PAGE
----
As we were planning our trip to the Baltics, Riga was added as almost an afterthought. We didn’t know much about it, but I’m not one to let that deter me. In fact, it’s a quality I look for when seeking novel places to visit. If we were going to be in Tallinn, we figured “why not check out Riga?” And I’m incredibly glad we did.
A little background for you…
Riga is the largest city in the Baltics. According to some of the research I did, it’s known best for its historic Old Town (an UNESCO World Heritage Site), city centers and beautiful Art Nouveau buildings—apparently some 800 buildings are built in this architectural style. The Daugava River runs through the city, and the Riga Canal is a (much) smaller version skirting the outside of Old Town. Riga was founded as a port city and became a major trade hub. Riga has been ruled by Sweden and Russia, and occupied by Germany throughout the years. As a result, there’s much influence from these countries—in the culture, the architecture, and the food. Anyway, I could go on and on about the history of Riga, which is just one thing that fascinated me about this city.
The Colorful, Diverse Buildings
As I mentioned, Riga is admired for its collection of Art Nouveau buildings. One of the most famed of these is the House of the Blackheads. It’s probably one of the most photographed spots in Riga. The original building was home of the Brotherhood of Blackheads, a guild for unmarried German merchants. Much of the building was ruined when the Germans bombed it in 1941, but it has since been reconstructed and returned to its former glory. I definitely recommend making a stop here to snap a photo. Unfortunately, you can’t go inside to see the museum, as it’s under construction for the next six years.
The Three Brothers, located down a narrow street, just off the main square, are the oldest dwelling houses in Riga. Each one represents a different period of development. The first building (17 Maza Pils Street), dates to the 15th century and features some Gothic decorations and some details from the early Renaissance. The second house (19 Maza Pils) dates to the mid-1600s, and has some influences from Dutch Mannerism. The third house (21 Maza Pils), is a Baroque-style building. The three houses now house the Latvian Museum of Architecture.
These were two of my favorite architectural sites in Riga, but there are many more. If you just wander the cobble-stoned streets, you’ll discover numerous stunning, intricately designed structures, including the Swedish Gate, the Big and Little Guild and Dome Cathedral.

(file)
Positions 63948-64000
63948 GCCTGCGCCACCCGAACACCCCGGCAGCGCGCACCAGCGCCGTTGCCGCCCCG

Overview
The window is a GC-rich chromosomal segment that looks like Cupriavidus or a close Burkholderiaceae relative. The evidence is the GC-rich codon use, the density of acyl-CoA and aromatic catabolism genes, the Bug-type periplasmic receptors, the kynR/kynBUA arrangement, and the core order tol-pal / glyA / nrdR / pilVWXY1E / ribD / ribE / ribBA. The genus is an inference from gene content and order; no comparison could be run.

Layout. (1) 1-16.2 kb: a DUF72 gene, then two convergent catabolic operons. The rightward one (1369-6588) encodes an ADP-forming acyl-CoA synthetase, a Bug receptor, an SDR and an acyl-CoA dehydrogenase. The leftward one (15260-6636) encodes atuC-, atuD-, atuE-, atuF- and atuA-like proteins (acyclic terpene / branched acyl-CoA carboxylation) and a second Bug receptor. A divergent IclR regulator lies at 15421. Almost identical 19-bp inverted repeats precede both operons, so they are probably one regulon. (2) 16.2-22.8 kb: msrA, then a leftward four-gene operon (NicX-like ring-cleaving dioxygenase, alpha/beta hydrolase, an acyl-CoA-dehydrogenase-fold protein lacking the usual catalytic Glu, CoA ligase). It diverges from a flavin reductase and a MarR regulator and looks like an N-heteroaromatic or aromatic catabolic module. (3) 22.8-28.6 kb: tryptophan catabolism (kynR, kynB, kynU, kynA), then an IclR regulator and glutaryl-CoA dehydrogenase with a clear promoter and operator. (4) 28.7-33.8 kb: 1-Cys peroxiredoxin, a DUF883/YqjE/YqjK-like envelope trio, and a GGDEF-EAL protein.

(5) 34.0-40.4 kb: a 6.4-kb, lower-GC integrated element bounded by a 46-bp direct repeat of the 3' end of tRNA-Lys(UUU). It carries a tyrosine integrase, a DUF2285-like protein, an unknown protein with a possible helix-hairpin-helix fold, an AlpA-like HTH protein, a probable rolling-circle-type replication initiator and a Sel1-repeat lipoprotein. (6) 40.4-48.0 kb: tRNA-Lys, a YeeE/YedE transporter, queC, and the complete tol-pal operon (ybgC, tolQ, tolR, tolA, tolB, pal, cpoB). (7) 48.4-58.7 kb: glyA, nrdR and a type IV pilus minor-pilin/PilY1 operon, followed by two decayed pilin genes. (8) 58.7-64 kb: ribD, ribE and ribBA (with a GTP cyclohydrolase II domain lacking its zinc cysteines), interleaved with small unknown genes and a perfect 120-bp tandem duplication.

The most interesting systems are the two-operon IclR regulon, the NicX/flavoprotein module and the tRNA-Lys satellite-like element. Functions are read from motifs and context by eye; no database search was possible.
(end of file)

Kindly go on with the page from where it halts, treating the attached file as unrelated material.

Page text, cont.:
Latvia, like the rest of Europe, has had its fair share of violence. Wars have plagued the area for centuries, and the country has been under the rule of many other nations. When I was in school, I never heard much about military activity in the Baltics. It wasn’t an area that was mentioned much, if at all, in my European history classes.
But Latvia, and Riga’s, war history is one that should be heard. On our second morning in Riga, it was pouring rain. We were desperate to dry off somewhere, and just happened to be walking by the Latvian War Museum. We figured, why not check it out (plus, it was free to enter).
The first thing that’s interesting about this museum is where it’s located. It’s housed in the Powder Tower, which is all that’s left of the 18 towers that made up the city’s defenses. Part of the tower dates to the 14th century, but the rest was rebuilt back in 1650 after the original was destroyed by the Swedes. The structure has 8-foot thick walls, designed to protect the gunpowder stored inside. There are apparently nine Russian cannonballs still embedded in the walls (although we couldn’t see all of them).
The Latvian War Museum features exhibits from the 15th century all the way through the Soviet occupation. The World War I exhibit is the most comprehensive and offers an in-depth look at the affects the Great War had on Latvia. Hundreds of photographs, weapons, documents, military equipment and uniforms are on display, and there are lengthy descriptions next to every item. (Note: some of the exhibits only have section and object labels in Latvian. There are books at the entrance with English translations, but it makes it a little harder to follow.)
One of the most interesting places we visited was the KGB Building. It’s part of the Museum of the Occupation of Latvia, but it’s located outside of old town in the original building where the KGB operated during the Cold War. The building, known as the “Corner House,” was a symbol of terror in Latvia for decades. If the Soviet’s suspected one of being a dissenter or a counterrevolutionary, he or she would be summoned to the Corner House, where they would be locked up, interrogated, tortured and sometimes executed.